Over at EconLog, Scott Sumner wonders why smokers don’t seem to have the lobbying clout of other special interest groups. Considering the number of smokers in the U.S. remains in the tens of millions, you’d think we’d hear more complaining about the sky-high taxes on cigarettes that exist in several states (he notes that one pack a day would equal $1,600 per year in Massachusetts).

A fair question, but here’s an example of where economics alone just isn’t enough to answer this question. Go talk to some smokers. You’ll find that many of them want to quit. They think smoking is unhealthy and want government to discourage people from smoking. Most of my smoker friends think like this. In fact, two in five of all smokers even think higher taxes on cigarettes are justified!

I’ve written before about how economics, specifically public choice, can be arrogant—how economists too often make the subtle but fatal leap from saying “people respond to incentives” to claiming with near-certainty to what incentives people will respond and how they will act. Assuming that smokers want to lobby for lower taxes on cigarettes is one such jump. Not every group of people sharing some interest constitutes a cohesive “special interest group,” nor is everyone targeted by a new tax increase going to lobby against, or even oppose, that tax. Few real-world “interest groups,” I think, fit neatly into the Public Choice model. Most good examples I’ve heard are cherry-picked.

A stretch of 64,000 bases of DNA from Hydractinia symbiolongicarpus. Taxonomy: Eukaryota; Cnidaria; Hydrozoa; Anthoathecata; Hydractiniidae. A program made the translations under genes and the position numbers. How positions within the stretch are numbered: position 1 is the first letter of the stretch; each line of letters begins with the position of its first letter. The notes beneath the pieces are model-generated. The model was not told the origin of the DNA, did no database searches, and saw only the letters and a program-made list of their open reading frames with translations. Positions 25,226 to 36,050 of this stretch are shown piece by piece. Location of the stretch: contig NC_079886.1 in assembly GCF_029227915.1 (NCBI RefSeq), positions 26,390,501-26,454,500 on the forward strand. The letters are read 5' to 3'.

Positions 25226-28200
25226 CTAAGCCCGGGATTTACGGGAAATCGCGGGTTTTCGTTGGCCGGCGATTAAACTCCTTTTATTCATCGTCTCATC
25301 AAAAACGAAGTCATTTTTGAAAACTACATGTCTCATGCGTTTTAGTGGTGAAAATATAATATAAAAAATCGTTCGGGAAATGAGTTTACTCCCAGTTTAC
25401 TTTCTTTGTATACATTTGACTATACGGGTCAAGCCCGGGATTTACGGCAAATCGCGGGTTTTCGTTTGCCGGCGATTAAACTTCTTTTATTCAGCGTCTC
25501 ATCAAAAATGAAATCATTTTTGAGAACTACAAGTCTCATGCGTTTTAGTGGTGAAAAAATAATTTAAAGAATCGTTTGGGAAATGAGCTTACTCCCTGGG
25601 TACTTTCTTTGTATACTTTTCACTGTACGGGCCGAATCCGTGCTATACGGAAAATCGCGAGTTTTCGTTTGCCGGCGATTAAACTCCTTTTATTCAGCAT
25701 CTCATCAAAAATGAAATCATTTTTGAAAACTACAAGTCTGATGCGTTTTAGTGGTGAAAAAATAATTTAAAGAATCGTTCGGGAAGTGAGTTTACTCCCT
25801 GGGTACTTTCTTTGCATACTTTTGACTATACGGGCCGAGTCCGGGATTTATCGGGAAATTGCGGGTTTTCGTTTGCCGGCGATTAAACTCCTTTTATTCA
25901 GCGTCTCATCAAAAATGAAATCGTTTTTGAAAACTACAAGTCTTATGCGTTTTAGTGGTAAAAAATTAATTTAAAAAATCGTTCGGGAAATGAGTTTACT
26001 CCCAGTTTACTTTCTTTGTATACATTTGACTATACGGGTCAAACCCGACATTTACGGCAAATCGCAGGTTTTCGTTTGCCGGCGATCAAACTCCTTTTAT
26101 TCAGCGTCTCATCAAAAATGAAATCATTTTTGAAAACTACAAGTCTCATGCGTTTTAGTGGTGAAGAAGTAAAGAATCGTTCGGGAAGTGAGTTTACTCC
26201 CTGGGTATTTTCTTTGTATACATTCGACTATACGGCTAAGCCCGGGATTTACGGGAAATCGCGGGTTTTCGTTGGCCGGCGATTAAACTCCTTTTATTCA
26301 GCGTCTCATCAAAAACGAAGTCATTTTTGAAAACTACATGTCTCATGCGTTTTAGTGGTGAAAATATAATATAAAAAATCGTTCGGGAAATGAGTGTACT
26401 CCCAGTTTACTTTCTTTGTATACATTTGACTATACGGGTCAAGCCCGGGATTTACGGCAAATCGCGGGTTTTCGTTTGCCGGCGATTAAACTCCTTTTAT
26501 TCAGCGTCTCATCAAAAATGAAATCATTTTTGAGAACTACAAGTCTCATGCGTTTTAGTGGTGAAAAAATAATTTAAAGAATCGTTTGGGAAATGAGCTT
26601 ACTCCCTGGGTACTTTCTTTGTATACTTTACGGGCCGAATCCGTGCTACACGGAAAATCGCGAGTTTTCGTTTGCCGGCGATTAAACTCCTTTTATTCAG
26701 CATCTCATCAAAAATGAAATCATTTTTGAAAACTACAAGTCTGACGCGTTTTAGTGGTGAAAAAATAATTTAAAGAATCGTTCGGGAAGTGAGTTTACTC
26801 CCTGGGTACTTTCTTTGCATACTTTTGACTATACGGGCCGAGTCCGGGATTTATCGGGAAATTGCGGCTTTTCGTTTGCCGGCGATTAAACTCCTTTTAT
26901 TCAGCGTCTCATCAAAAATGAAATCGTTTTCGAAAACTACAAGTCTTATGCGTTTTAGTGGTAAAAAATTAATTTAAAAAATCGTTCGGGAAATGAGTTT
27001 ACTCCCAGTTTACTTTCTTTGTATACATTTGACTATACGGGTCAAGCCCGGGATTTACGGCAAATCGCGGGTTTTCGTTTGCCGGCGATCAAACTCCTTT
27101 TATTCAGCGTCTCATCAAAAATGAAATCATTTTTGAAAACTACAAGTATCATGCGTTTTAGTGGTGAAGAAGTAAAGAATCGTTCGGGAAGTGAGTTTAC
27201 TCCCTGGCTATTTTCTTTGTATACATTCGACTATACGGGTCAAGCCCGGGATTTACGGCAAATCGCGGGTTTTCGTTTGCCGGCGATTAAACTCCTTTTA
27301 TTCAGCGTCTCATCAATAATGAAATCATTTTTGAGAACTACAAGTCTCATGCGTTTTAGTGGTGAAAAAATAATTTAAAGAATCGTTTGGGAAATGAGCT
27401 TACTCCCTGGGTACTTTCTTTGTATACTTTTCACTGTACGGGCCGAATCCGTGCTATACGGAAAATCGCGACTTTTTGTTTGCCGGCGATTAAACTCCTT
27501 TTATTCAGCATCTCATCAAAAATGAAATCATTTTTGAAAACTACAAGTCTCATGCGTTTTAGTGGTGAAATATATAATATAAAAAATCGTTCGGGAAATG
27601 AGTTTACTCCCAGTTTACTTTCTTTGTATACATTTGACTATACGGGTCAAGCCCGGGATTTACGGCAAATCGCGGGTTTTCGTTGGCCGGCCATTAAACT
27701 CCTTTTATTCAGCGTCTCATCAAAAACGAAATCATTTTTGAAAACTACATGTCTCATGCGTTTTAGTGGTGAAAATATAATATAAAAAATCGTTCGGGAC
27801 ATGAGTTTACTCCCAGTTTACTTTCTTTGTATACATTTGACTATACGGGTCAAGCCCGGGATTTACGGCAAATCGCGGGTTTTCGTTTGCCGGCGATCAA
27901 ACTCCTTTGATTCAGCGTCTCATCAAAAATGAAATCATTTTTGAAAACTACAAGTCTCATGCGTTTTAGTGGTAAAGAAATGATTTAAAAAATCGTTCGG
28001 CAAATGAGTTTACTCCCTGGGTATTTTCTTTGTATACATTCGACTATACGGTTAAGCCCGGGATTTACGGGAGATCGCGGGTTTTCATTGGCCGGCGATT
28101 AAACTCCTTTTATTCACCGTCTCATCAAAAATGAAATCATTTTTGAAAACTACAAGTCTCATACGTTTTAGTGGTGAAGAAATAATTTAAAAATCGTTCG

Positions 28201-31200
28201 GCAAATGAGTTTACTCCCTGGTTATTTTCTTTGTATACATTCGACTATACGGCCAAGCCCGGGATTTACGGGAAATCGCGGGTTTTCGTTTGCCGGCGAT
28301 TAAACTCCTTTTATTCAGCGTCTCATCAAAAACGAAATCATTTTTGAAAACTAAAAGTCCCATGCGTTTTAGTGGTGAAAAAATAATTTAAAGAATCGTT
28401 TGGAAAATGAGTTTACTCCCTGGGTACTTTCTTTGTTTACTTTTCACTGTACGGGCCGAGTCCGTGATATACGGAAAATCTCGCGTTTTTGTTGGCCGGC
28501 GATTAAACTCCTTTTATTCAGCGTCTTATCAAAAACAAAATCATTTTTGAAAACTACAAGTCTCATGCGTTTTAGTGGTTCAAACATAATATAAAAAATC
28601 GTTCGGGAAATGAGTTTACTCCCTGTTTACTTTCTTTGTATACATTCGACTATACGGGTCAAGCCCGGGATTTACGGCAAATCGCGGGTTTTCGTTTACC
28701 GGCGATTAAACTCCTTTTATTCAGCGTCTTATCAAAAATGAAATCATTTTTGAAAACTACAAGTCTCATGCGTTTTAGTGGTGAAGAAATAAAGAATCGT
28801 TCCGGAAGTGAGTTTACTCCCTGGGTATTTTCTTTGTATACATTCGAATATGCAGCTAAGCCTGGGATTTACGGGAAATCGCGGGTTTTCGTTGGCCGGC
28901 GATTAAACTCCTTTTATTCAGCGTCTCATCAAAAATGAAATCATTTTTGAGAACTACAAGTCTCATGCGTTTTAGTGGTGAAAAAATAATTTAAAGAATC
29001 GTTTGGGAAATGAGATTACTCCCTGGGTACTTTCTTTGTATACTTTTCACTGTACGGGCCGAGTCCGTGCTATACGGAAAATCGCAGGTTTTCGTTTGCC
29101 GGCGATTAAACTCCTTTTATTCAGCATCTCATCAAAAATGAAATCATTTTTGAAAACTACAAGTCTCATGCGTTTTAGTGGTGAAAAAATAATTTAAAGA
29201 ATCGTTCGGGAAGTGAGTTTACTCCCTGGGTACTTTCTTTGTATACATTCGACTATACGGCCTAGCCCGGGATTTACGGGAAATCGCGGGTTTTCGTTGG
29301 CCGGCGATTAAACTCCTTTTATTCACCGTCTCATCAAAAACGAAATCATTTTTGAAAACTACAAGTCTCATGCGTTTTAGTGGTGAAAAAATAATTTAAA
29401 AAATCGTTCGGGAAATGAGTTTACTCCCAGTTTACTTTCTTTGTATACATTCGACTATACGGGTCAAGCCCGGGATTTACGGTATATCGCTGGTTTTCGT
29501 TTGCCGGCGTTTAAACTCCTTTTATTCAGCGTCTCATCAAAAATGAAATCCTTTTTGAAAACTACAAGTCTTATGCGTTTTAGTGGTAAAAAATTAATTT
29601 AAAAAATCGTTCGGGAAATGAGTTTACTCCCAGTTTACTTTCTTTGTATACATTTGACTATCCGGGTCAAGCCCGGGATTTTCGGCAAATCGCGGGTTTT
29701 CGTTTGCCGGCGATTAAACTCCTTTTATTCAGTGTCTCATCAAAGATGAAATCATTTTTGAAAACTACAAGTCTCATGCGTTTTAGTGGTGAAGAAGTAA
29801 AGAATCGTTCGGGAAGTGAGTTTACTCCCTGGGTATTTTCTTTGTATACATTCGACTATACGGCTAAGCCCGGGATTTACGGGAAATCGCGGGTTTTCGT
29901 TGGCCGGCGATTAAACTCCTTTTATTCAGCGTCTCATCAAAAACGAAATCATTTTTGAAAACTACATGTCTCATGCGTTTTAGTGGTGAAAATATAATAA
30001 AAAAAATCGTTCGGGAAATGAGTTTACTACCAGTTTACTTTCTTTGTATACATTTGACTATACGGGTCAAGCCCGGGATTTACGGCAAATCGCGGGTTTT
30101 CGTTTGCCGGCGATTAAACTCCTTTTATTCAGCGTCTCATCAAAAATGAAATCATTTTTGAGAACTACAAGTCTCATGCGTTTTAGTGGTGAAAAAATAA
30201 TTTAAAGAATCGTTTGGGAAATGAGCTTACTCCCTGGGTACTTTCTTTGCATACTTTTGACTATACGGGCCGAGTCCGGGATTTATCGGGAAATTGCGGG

In fact, it’s even laughable to me, now that I understand Public Choice, to think that anyone would sit around and wonder why people wouldn’t respond as the Public Choice model predicts. It’s like being totally baffled by the fact that someone would ever turn down a job that entails a massive, one hundred percent raise. Yeah, it happens. Despite what the average economics textbook might imply, not everyone is driven by pecuniary profits alone, or more than by any other motivation. Likewise, not every smoker wants lower taxes on their cigarettes because it means more money in their pockets.

So here’s my answers to Sumner’s question: Smokers just don’t care enough, on average, to lobby for lower taxes on cigarettes. This comes not from what I know about economics or Public Choice, but from my many conversations with smokers living and breathing (no pun intended) in the real-world, here and now.

Economists need to get out more.